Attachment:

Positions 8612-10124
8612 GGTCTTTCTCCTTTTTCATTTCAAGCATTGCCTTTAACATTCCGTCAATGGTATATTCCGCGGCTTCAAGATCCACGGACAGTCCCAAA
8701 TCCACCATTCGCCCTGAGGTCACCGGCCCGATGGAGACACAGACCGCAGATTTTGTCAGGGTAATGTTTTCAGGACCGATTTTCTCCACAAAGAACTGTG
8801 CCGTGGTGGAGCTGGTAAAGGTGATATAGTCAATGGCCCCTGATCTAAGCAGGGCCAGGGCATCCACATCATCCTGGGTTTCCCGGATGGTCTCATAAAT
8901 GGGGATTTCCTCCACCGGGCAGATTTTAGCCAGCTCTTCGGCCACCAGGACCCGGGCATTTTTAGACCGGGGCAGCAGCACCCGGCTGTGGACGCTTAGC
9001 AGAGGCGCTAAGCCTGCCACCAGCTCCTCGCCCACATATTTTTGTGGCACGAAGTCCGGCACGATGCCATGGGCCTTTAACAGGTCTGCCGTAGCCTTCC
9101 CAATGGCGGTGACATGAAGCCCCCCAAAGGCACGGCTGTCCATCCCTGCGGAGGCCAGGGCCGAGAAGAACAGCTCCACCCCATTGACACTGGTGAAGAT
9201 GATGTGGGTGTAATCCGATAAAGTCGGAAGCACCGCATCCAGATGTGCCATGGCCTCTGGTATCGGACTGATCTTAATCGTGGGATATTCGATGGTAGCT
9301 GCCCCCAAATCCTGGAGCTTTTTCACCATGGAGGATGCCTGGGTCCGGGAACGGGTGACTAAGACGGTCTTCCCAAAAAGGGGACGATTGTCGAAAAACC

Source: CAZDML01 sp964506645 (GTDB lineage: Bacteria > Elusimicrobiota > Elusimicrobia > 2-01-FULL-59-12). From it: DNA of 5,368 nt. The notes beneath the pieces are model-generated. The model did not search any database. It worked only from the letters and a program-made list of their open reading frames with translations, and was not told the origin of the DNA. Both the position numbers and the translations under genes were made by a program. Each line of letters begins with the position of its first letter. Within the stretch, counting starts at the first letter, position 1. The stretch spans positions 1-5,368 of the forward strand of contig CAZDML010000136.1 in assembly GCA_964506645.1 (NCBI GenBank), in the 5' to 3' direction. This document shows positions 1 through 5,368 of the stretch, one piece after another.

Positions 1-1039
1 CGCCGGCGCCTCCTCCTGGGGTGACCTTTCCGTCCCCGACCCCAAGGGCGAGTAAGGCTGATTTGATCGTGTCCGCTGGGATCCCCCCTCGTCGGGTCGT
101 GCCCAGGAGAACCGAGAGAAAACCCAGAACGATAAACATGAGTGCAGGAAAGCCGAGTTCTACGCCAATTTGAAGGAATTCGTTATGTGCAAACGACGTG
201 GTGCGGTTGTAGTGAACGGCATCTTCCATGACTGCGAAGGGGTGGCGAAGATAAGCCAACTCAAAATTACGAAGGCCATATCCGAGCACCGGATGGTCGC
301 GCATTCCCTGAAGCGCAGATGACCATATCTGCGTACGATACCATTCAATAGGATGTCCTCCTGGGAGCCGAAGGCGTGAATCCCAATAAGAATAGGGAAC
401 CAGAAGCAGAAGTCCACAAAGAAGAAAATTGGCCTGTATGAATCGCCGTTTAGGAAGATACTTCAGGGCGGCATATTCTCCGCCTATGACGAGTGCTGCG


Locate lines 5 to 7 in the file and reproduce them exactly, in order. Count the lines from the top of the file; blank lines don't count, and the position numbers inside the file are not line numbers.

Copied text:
8901 GGGGATTTCCTCCACCGGGCAGATTTTAGCCAGCTCTTCGGCCACCAGGACCCGGGCATTTTTAGACCGGGGCAGCAGCACCCGGCTGTGGACGCTTAGC
9001 AGAGGCGCTAAGCCTGCCACCAGCTCCTCGCCCACATATTTTTGTGGCACGAAGTCCGGCACGATGCCATGGGCCTTTAACAGGTCTGCCGTAGCCTTCC
9101 CAATGGCGGTGACATGAAGCCCCCCAAAGGCACGGCTGTCCATCCCTGCGGAGGCCAGGGCCGAGAAGAACAGCTCCACCCCATTGACACTGGTGAAGAT